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Religion and violence are far more synonymous than most people of faith would care to admit, and with Machine Gun Preacher — now out on DVD and Blu-ray — Gerard Butler’s criminal-turned-man-of-god certainly embraces that twisted mantra with a fervor. Despite adding a little too much “story-of-the-week” flavor, what allows this African-set, wartime drama/actioner to distinguish itself from your typical “one man against evil” archetype is Butler’s charisma and instances of character arc complexity that do not play out as you might expect.
Directed by Marc Forster (Quantum of Solace), Machine Gun Preacher chronicles select chapters from the life of Sam Childers (Butler) and his crusades against the genocide in Sudan by constructing an orphanage for the casualties of the conflict – the ones who are still alive. When we start out, Childers has just been released from prison and wastes no time returning to his biker bar, reuniting with his bad influence of a best friend (Michael Shannon) and setting up a tidy drug score. After an unforeseen complication (and an attempted murder) leaves the man shaken, he turns to his religious wife (Michelle Monaghan) for salvation.
What he finds while on a missionary outing to Sudan are the orphans, whose cause he initially addresses by allowing the majority of a wandering pack of young children to cram themselves in his tiny motel room. From there, it becomes an obsession – an addiction – as much as a cause. It is from this point where the fable deviates favorably (if not flawlessly) from its traditionally constructed roots, when Childers realizes simply constructing a modest orphanage (and the presence of a “white man”) is not enough to keep the rebels at bay.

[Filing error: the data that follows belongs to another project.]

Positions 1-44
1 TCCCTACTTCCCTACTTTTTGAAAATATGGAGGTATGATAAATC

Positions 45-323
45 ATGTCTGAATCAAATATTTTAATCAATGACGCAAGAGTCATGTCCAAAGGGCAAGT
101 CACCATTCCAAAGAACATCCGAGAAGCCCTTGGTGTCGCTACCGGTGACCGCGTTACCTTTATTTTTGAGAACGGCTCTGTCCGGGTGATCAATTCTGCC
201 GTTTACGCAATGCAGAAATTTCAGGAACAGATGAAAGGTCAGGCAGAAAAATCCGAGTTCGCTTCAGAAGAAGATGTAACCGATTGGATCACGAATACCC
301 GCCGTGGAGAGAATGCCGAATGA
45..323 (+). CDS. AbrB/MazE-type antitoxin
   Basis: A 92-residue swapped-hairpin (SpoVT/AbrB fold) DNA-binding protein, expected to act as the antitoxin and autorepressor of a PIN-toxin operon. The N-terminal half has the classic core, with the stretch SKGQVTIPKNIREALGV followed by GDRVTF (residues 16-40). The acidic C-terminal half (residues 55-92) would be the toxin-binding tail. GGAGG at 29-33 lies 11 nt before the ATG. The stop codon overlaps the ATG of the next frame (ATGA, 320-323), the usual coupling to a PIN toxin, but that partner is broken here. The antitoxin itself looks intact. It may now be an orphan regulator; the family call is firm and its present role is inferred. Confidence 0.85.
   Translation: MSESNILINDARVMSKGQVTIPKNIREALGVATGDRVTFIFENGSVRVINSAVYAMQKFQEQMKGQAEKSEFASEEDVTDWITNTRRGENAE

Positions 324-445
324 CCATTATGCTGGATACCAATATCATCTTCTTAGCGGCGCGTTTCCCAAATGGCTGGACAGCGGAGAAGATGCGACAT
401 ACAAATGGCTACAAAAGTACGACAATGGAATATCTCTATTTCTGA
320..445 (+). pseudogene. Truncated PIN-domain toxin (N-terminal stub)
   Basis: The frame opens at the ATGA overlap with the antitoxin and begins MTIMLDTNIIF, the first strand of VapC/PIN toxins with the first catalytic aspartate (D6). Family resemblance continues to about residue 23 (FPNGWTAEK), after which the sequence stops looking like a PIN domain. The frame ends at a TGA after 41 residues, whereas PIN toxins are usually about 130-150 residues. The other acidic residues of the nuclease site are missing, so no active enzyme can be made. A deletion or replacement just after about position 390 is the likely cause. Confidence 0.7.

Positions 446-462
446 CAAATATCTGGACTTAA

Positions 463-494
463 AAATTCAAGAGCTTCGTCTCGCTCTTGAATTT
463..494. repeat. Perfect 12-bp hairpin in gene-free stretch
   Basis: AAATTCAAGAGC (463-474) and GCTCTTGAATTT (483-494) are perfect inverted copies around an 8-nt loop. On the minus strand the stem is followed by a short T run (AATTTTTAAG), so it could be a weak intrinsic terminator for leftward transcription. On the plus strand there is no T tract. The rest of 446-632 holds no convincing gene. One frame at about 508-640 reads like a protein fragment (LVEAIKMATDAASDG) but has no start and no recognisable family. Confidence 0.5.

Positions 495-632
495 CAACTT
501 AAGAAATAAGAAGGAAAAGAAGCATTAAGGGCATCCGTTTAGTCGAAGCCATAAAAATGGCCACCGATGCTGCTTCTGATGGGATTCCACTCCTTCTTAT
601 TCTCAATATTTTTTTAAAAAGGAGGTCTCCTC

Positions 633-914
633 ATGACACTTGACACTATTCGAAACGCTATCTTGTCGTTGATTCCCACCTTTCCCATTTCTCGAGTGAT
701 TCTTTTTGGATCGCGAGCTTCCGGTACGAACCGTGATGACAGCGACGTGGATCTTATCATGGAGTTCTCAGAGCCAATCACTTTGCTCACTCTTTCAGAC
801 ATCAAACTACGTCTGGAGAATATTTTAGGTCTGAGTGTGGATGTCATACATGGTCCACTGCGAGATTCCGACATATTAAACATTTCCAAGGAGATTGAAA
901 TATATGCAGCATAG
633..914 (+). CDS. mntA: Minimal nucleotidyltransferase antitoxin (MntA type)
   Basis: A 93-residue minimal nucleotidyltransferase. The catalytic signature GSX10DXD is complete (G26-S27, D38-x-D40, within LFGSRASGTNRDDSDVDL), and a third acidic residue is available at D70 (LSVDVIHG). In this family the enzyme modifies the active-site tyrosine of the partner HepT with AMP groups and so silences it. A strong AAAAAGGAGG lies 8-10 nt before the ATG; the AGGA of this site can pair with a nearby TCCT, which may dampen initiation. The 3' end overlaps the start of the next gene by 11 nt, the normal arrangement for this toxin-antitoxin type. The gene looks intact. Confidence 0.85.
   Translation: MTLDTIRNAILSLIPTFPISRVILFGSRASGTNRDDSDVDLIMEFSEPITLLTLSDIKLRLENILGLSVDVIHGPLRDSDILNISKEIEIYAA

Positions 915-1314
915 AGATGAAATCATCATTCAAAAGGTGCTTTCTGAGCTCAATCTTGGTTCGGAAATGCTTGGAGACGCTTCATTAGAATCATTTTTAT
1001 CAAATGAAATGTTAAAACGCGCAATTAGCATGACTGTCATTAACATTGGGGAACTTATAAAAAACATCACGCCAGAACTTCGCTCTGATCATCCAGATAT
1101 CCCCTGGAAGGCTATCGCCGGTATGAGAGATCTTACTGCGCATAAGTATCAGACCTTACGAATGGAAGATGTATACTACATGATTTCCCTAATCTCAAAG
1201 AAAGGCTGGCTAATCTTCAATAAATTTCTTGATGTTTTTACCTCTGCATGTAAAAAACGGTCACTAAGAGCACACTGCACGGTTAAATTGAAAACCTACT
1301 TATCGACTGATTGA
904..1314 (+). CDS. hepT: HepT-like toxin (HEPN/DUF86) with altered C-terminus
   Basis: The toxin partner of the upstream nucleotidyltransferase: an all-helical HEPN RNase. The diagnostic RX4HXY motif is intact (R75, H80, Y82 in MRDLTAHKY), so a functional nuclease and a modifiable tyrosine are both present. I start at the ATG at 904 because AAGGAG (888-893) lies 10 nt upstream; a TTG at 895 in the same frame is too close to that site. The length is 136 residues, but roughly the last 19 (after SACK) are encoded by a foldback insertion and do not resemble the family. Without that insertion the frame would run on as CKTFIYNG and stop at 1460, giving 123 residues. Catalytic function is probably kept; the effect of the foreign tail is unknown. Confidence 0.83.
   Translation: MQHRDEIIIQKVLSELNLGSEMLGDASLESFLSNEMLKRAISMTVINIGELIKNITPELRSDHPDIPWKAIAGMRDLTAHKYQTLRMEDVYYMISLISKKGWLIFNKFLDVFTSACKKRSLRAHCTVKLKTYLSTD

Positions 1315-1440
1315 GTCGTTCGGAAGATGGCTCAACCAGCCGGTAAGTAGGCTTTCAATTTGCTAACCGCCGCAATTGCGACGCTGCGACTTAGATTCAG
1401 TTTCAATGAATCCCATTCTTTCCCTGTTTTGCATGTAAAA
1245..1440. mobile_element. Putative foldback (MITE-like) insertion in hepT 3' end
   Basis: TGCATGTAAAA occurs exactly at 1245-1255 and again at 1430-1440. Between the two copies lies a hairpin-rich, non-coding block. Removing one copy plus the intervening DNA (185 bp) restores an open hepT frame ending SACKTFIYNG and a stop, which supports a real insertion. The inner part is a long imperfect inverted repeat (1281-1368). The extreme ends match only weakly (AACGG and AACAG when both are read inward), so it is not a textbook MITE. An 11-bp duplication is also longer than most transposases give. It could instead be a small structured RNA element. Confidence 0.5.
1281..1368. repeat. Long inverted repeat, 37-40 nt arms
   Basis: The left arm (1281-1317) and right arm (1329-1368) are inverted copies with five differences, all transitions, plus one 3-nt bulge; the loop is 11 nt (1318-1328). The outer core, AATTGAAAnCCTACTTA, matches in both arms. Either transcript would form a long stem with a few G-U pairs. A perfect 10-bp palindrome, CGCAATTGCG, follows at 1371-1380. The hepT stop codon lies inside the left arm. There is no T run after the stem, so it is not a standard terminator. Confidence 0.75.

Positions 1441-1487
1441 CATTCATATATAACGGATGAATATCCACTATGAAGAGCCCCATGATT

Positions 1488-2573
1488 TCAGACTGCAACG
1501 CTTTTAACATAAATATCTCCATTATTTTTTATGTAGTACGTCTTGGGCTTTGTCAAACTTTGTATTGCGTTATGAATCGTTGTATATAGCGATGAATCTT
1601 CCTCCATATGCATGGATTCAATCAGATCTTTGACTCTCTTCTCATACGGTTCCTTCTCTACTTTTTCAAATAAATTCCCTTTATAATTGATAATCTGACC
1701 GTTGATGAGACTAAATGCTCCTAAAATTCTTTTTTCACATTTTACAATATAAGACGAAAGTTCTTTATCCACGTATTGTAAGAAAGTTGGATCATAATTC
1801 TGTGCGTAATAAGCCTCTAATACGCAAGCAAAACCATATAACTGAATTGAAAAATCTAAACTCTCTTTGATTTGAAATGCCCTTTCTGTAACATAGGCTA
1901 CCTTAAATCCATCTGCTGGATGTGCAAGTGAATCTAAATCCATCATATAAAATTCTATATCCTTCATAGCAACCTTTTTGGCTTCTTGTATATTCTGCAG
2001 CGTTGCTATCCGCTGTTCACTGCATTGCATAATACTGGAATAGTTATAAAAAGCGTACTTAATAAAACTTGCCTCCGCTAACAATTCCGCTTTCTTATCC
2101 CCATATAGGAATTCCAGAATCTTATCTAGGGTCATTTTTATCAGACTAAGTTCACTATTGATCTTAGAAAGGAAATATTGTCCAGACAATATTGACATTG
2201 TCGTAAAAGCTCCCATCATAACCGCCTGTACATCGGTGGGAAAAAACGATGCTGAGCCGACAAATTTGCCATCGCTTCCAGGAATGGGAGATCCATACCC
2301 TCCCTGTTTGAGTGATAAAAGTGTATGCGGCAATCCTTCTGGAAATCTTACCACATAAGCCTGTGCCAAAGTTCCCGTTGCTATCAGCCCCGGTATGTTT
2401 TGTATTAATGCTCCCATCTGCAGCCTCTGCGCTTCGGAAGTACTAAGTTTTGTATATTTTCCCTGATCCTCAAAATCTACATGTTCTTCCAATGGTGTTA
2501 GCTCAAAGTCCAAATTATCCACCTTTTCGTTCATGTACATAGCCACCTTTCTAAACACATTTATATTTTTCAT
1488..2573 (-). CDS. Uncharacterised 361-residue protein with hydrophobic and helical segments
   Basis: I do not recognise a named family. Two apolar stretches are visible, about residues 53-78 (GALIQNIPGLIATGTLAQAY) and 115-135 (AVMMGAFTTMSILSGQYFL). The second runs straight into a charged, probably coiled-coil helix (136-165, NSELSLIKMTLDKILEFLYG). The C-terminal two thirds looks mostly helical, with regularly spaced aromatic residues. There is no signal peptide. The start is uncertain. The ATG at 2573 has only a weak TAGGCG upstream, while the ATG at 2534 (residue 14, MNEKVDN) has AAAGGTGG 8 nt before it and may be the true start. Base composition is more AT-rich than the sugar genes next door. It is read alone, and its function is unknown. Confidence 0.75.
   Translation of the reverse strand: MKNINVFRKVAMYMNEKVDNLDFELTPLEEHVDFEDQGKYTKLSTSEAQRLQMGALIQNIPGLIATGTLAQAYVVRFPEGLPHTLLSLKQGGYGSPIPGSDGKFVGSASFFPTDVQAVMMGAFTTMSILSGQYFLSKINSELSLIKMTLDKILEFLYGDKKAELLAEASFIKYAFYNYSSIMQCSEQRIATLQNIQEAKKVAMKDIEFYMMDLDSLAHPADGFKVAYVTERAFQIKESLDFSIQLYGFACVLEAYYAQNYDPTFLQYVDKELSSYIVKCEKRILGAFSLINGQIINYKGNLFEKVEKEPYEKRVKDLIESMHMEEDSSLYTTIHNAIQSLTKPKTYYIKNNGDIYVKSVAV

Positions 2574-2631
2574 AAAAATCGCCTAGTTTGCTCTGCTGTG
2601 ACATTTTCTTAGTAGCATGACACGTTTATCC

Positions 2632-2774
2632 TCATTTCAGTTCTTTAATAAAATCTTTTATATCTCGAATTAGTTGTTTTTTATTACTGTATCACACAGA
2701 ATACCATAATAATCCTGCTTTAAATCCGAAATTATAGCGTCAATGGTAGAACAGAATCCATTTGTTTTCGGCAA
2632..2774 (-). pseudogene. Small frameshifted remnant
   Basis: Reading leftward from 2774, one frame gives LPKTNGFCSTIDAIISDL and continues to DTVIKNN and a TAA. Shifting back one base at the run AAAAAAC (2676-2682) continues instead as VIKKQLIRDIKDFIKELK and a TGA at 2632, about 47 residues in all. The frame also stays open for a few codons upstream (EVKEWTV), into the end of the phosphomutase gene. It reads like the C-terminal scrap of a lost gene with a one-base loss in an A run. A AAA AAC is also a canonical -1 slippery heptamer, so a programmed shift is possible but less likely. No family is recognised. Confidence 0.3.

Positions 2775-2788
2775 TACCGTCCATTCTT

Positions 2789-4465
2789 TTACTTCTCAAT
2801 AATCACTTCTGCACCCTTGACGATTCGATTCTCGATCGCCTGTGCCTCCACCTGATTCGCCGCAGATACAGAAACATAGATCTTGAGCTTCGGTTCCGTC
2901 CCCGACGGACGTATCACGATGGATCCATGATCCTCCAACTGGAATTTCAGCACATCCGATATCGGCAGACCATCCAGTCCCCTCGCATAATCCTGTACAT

Hence, the “machine gun preacher” is born, allying himself with revolutionists and carrying out attacks, raids and ambushes with the apparent end goal to protect “his” children. What we actually see, unequivocally, is his sociopathic side slipping through his soft veneer and his addiction swelling to an all-out overdose of righteousness. To make matters worse, he alienates his actual family back in the States, drives them close to financial ruin with his self-funding efforts and refuses to quit because of his own broken logic. This makes Childers a somewhat unlikable individual in that respect, but also makes him all the more intriguing.
I still fail to see Butler ever rising to the plane of an awards-garnering thespian, but he is consistently larger-than-life and rarely uninteresting to watch on screen. He infuses Childers with a bravado and intensity that is enough to compensate for unevenness in the screenplay. Also of note is that while the film is about a preacher and his godly crusade, “Machine Gun” ironically rarely preaches and lets the story and the horrible situation speak for itself. There are instances of manipulation when it comes to the orphans, but things are kept refreshingly low key.
Machine Gun Preacher tells an interesting story (if a familiar one thanks to an amplitude of entirely fictitious and melodramatic Hollywood fare available) about a man, who still to this day champions orphans in Africa. Crisp action, punctuations of graphic violence and solid performances throughout convey the proper message despite never really offering up of an enough impact to make anything click in the minds of the average individual. Essentially, this is documentary lite with just enough energy to warrant the big-screen treatment.